Piles of style

The contemporary rug is on the rise. Once dismissed as cheap, cheerful and mass-produced, it has long been seen as a poor relation of the antique Persian carpet. But although such rugs exist (and have their own advantages), a handful of companies are creating a rather different type of contemporary rug: one that is handmade and upmarket, produced slowly by skilled craftsmen; one that marries traditional techniques with new designs.

Christopher Sharp, co-founder of the Rug Company, is a connoisseur of the handmade rug. His company’s rugs are designed by top designers such as Vivienne Westwood and Paul Smith, and handmade by craftsmen in Nepal. They use Tibetan wool, prized for its high lanolin content, which protects the rug and prolongs its lifespan.

The wool is dyed in batches by a “master dyer” – a role that combines “chemist and artist and is given a huge amount of status,” according to Sharp. “Our whole principle is we’re going to make these rugs exactly in the way that they’ve always been made,” he says. “We’re not going to cut any corners and we’re going to apply contemporary design to a traditional craft.”

Luke Irwin is another champion of the contemporary rug and has been designing and making hand-knotted and custom-made rugs since 2003. His rugs are made in Nepal and Rajasthan in the traditional manner; hand-tied on upright looms, by several people working side-by-side.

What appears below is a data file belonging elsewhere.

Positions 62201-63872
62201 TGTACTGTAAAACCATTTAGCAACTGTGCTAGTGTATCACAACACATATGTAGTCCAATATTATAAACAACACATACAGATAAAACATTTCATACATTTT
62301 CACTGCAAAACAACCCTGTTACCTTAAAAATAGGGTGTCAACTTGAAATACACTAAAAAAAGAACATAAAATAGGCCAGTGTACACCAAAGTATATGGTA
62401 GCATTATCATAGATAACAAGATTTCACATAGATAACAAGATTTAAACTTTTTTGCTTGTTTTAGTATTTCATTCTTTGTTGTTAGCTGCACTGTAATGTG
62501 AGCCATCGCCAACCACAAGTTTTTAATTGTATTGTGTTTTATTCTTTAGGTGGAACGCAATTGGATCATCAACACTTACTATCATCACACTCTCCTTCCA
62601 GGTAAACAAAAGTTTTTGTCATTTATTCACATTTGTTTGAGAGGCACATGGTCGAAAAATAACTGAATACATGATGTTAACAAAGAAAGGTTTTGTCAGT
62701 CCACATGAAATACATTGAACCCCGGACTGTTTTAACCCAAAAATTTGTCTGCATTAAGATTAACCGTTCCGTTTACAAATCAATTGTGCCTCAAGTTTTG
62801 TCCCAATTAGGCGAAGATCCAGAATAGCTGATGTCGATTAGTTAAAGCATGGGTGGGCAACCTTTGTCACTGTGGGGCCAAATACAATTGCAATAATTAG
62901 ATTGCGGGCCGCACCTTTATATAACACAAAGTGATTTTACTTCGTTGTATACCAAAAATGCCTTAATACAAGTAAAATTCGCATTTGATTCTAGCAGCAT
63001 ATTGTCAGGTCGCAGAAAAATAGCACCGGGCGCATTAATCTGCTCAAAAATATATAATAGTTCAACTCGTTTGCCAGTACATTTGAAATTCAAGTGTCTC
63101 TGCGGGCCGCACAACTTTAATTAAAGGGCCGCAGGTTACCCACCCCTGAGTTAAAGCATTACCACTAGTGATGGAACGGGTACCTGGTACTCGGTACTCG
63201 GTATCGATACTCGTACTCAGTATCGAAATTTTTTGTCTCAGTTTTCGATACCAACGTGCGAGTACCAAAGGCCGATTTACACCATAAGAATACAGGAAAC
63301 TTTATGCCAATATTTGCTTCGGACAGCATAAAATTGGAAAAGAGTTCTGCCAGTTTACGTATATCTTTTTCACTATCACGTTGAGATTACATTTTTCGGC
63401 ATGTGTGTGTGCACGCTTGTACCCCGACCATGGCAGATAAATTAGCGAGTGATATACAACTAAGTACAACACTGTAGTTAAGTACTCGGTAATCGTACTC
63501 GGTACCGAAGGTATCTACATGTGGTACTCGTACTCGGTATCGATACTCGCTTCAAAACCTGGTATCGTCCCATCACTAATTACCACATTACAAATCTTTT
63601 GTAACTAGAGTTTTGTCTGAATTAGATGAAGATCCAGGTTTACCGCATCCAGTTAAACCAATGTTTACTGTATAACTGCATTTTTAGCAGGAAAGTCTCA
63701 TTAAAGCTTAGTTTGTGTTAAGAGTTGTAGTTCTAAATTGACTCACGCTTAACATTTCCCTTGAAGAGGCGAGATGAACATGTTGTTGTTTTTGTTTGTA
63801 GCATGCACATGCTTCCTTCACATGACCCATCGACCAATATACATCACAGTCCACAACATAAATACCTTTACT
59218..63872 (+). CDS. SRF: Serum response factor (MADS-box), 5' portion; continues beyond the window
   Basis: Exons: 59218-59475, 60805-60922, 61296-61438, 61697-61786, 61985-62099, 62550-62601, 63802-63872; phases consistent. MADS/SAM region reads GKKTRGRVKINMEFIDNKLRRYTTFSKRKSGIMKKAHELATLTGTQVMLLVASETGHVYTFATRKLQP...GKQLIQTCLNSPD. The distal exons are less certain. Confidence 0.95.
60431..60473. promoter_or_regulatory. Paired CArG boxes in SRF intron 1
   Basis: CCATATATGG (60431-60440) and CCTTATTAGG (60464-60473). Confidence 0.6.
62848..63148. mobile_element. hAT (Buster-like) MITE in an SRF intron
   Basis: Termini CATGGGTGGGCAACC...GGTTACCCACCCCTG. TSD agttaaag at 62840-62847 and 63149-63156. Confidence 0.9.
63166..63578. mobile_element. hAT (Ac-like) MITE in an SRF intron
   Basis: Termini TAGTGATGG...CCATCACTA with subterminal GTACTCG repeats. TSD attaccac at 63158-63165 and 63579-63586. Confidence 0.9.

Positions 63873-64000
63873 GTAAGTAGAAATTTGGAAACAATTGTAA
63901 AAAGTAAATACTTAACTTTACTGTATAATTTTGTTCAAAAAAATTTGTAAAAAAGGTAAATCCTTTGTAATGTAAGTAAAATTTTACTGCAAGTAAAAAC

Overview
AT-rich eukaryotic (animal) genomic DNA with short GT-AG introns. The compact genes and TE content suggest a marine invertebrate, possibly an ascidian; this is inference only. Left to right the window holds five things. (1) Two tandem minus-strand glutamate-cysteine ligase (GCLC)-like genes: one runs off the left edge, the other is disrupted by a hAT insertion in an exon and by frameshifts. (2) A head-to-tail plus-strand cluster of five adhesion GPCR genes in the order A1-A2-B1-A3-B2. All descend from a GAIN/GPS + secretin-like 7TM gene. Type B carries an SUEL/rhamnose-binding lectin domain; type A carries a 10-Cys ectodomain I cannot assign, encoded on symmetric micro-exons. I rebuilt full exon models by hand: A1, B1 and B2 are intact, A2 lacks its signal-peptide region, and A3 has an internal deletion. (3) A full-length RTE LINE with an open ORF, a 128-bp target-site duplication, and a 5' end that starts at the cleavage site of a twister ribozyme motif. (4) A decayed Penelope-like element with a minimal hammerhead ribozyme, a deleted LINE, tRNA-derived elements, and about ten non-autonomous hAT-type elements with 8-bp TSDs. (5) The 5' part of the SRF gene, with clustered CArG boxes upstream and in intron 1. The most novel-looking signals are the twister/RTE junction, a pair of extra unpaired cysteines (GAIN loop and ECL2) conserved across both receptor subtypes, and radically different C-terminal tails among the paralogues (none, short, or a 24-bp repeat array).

The designs in Irwin’s new Pimlico showroom include traditional-looking Persian rugs in both bold and more muted colours, as well as contemporary designs such as his American flag rug presented by the Irish foreign minister to President Obama, in which a flock of doves, rather than stars, spill over into the stripes.

“Rugs are weird,” says Irwin, “because they are not like paintings that you see vertically in front of you. You always see them from an oblique angle.” Irwin plays with the properties of the silk and wool threads and the idea of a rug being seen from above. His rugs often seem to move or rise as one walks past, and his earliest designs were based on crop circles, with the different fibres and lengths of wool mimicking the relief of a cornfield.

Each of the Rug Company’s rugs involves up to 20 different people and takes around five months to make, during which time, Sharp says, “there is someone working on the rug for the whole time”. Irwin’s rugs can take 12 to 14 weeks depending on the season (many of them are dried naturally in the sun) although he says that not everybody is prepared to wait that long. “We have western customers with western expectations but the manufacture and the process is eastern with eastern attitudes. The one luxury I ask for from every client is patience.”

What patience – and money – will hopefully buy, is longevity. “You’ve got handmade rugs that were woven in the 16th century, and there are quite a few of those still around,” says Sharp. “The way we make our rugs is exactly the same way as those rugs were made, so there is no reason to think that they shouldn’t be around in 400 to 500 years’ time.”

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